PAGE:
John Surtees had already won the world championship four times with the MV Agusta when he tried a racing car. The motorcyclist turned out to have extraordinary skills, and his search for different trajectories, which enabled him to use the car and the track in the best way, surprised many. His excellent driving didn’t go unnoticed and Lotus hired him for F1 in 1960.
At his first Grand Prix, in Monaco, he withdrew. During the following one, in Silverstone, he came second. In 1961, he moved to the team Yeoman Credit, which had Cooper cars, but that was the year of Ferrari with von Trips, Hill and Baghetti. Ferrari made Surtees a proposal that he refused because he’d already made an agreement with Lola.
Not long after, in ’63, Big John landed in Maranello, even if the season wasn’t that great, he won his first F1 GP in Nürburgring. The year after he became world champion, helped by the wonderful collaboration of his team partner, Lorenzo Bandini. On the Le Mans track in 1966, he broke up from Ferrari and Surtees moved on to Cooper.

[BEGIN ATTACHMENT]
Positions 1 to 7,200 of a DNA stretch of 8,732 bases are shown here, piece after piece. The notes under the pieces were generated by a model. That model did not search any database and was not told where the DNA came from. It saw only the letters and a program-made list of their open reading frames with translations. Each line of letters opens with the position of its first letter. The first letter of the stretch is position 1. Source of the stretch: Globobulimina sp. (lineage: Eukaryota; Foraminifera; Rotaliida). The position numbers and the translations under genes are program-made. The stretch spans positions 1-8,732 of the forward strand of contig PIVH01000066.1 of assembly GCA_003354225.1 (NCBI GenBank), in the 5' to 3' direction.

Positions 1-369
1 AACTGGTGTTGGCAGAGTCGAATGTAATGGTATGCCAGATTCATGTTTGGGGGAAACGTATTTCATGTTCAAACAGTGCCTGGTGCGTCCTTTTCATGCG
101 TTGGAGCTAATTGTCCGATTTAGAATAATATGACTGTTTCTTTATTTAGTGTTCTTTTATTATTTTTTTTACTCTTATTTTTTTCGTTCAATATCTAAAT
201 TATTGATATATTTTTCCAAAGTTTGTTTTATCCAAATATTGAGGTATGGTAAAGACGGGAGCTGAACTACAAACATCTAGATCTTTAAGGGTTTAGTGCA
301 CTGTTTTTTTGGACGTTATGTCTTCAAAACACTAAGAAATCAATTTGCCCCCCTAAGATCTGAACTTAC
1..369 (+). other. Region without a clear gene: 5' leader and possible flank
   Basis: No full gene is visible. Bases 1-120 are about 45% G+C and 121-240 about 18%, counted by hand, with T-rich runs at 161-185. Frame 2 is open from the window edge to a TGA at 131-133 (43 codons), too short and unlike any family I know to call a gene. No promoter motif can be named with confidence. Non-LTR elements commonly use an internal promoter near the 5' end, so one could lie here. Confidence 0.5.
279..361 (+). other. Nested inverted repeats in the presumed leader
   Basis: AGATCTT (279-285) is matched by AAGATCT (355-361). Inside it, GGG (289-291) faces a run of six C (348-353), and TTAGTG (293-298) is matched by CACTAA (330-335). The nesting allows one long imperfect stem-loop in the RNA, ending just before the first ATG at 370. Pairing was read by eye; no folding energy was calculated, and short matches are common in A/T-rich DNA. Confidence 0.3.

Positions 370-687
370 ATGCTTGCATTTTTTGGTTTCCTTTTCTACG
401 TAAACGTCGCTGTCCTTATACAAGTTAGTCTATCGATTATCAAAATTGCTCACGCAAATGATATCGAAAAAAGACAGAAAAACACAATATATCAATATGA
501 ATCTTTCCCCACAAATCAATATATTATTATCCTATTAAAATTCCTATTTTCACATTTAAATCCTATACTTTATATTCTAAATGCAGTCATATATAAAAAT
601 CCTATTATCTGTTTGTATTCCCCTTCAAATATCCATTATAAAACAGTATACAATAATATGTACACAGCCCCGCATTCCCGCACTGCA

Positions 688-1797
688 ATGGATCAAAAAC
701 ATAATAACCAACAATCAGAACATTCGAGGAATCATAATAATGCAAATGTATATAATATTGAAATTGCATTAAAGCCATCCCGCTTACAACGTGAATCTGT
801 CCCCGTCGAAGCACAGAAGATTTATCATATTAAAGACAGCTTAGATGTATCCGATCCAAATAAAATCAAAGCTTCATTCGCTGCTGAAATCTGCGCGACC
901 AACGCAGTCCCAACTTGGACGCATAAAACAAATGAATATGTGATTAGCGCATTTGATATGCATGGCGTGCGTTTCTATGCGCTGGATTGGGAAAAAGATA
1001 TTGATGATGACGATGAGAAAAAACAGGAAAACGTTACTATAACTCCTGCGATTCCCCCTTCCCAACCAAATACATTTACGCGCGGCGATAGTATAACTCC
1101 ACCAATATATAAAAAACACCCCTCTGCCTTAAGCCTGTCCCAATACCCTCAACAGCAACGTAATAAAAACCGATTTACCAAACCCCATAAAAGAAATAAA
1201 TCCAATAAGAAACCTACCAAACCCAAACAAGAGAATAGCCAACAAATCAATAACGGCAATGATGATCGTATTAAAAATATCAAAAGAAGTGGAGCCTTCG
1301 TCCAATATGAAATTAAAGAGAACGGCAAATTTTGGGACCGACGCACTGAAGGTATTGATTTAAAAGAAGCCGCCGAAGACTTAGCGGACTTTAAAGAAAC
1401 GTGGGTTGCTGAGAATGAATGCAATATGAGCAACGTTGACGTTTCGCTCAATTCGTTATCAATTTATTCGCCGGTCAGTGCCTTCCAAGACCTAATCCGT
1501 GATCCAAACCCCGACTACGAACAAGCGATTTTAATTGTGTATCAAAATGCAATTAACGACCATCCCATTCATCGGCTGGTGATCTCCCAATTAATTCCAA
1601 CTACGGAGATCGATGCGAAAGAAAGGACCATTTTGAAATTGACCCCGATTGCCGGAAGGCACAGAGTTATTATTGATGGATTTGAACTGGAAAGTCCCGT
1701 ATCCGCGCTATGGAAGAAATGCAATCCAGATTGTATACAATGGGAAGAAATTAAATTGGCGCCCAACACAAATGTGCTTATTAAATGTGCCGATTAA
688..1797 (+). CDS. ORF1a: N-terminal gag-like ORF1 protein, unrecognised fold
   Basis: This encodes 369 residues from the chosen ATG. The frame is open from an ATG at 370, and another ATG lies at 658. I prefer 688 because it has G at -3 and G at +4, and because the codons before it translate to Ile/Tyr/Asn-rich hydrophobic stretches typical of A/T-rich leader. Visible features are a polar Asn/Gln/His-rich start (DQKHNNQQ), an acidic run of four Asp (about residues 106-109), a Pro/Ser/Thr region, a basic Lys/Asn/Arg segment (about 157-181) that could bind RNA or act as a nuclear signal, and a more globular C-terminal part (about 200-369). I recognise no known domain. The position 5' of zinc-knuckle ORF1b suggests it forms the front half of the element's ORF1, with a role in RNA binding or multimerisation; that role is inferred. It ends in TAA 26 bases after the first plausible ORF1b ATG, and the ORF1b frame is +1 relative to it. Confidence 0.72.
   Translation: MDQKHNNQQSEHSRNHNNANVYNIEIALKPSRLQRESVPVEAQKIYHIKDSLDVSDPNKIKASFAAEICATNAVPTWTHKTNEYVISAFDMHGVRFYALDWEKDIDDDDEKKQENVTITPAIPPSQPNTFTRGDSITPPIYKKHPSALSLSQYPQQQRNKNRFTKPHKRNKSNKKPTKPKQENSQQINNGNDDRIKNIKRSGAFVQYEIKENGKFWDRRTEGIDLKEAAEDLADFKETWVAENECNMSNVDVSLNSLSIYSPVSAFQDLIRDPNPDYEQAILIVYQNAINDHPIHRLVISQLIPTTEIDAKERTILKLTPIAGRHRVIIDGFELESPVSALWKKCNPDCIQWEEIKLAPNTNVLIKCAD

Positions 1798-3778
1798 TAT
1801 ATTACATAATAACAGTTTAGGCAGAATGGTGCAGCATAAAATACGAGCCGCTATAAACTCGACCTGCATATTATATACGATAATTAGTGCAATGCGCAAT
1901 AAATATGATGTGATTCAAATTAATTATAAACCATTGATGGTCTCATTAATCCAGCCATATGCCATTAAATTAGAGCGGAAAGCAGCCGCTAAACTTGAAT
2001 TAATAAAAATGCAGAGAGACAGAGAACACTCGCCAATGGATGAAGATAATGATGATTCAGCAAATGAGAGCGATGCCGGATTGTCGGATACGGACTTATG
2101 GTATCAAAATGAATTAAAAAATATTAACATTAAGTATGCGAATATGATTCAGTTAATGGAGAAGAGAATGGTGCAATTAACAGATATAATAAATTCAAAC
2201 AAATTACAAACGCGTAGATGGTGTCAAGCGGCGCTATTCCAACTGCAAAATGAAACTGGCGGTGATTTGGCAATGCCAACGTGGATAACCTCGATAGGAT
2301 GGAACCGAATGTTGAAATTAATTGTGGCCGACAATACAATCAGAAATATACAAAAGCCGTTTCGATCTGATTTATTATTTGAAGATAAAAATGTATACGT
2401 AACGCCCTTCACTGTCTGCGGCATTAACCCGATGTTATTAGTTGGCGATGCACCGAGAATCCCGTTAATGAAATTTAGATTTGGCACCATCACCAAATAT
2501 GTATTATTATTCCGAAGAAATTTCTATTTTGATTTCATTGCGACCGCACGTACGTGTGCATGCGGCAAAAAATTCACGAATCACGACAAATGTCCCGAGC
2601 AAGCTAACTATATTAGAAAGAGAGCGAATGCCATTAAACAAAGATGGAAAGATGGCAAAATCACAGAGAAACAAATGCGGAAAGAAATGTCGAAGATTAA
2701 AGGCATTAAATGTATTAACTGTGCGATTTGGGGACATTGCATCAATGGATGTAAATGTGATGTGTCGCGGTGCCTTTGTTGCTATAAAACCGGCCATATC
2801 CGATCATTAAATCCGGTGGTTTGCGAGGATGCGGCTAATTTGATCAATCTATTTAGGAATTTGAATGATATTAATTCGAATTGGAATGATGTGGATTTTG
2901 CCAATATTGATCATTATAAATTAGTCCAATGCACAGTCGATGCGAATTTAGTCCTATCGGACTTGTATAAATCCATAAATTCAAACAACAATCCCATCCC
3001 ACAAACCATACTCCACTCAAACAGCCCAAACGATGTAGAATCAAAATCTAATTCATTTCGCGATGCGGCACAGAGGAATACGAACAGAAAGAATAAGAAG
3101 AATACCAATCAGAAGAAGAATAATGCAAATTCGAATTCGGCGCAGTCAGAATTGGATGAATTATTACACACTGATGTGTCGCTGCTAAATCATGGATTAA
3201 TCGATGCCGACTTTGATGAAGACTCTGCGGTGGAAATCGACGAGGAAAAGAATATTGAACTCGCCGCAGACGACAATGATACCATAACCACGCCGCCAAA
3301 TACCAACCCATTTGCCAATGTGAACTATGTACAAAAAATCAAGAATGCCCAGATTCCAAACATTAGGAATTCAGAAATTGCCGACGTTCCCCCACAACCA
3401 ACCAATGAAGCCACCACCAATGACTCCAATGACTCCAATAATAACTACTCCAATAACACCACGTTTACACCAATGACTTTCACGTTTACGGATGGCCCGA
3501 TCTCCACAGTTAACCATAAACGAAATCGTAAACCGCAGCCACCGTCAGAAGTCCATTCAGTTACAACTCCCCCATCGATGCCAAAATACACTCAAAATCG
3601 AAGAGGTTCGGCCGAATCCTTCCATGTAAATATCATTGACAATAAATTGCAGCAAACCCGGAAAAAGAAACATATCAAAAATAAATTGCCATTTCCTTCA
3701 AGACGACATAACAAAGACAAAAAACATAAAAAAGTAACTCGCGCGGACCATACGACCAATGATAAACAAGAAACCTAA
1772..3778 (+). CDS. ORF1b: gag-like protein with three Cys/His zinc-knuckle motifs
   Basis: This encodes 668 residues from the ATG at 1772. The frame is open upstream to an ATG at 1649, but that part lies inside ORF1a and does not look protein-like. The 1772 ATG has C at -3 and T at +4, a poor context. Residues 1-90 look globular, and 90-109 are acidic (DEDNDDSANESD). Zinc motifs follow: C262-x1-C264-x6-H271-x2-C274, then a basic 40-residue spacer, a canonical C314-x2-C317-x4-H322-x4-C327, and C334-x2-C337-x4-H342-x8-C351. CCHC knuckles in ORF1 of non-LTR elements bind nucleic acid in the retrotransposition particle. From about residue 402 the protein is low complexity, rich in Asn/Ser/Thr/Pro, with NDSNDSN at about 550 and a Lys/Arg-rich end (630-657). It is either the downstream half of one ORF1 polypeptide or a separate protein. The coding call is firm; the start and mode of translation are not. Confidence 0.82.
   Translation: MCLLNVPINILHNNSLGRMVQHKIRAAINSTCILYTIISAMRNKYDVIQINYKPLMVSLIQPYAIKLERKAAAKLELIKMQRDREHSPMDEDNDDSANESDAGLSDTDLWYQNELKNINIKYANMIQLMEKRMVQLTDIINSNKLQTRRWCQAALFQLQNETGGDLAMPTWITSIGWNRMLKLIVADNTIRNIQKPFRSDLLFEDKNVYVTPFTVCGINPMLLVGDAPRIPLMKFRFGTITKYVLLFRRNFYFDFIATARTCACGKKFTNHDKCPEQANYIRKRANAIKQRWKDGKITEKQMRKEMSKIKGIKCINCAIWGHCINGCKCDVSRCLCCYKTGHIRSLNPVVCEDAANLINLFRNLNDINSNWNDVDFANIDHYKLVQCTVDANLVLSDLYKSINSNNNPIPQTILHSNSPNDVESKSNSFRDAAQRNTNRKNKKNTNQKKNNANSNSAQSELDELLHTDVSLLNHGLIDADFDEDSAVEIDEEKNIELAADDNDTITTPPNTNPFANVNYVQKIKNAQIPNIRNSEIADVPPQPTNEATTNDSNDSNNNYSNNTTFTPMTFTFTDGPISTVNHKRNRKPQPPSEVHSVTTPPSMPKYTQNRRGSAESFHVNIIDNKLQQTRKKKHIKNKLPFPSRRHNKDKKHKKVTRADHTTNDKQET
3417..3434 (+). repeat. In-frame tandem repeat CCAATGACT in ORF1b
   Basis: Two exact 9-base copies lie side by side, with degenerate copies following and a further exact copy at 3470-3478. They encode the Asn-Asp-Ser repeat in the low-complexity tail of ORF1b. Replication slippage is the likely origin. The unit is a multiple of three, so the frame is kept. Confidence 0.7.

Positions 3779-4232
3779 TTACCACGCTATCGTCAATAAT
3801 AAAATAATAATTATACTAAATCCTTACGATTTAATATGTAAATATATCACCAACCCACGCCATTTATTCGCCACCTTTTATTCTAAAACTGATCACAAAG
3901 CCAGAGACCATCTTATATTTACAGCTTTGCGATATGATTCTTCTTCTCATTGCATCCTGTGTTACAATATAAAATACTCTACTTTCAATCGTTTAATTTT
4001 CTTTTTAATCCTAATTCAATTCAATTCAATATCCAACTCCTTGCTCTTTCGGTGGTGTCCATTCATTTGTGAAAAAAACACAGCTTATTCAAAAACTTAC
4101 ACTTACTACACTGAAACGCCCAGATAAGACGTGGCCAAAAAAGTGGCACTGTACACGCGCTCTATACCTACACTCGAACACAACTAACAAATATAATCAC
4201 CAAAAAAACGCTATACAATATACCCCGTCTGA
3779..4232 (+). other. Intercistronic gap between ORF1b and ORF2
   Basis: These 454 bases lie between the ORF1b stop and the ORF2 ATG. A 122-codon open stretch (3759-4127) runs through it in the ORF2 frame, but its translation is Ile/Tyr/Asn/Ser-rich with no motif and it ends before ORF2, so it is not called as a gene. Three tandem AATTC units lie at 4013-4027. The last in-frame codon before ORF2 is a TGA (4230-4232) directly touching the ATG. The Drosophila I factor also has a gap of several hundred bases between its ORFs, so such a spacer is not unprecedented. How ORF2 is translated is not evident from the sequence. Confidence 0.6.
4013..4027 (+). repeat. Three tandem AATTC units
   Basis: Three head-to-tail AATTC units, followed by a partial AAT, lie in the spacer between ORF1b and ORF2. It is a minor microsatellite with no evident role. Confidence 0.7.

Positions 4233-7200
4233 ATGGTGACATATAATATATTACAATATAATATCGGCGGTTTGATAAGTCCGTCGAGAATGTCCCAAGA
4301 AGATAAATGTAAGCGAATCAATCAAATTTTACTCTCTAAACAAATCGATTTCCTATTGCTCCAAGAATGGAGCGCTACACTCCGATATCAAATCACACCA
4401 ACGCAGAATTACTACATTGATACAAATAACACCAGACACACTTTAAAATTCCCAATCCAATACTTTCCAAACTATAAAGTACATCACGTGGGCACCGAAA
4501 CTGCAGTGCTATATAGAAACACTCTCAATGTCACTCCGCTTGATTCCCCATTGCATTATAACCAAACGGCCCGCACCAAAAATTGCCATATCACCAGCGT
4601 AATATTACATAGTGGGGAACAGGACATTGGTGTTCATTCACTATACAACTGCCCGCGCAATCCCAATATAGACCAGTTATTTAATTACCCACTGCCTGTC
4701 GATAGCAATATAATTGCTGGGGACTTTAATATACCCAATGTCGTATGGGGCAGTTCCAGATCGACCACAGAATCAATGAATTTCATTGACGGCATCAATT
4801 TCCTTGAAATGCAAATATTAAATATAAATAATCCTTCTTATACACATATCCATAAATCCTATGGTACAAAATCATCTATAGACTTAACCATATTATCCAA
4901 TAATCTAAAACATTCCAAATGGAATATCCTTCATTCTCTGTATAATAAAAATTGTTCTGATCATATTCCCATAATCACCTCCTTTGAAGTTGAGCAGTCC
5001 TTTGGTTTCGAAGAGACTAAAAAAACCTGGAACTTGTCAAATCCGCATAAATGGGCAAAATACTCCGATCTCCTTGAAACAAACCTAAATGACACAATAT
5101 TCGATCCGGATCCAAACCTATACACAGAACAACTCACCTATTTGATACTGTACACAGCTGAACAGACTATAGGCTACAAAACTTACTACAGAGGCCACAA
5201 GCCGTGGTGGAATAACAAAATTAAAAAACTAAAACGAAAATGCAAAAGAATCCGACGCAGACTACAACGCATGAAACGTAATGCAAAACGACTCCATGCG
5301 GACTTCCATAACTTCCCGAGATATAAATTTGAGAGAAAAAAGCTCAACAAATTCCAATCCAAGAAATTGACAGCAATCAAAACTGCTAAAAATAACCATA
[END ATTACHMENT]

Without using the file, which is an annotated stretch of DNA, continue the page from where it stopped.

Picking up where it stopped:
In 1967, driving a Honda, the first example of a Japanese racing car in F1, he won the Monza GP. He continued the collaboration with “Hondola” in 1968, which took its nickname from the contribution provided by Lola. Surtees had some technical ideas which were original and he made his debut, with his own car, in 1970, but he didn’t achieve any major results.
At the end of 1972, he decided to hang up his helmet. A stubborn, tenacious driver, he fluctuated between enthusiasm and discouragement, but his will was untouchable!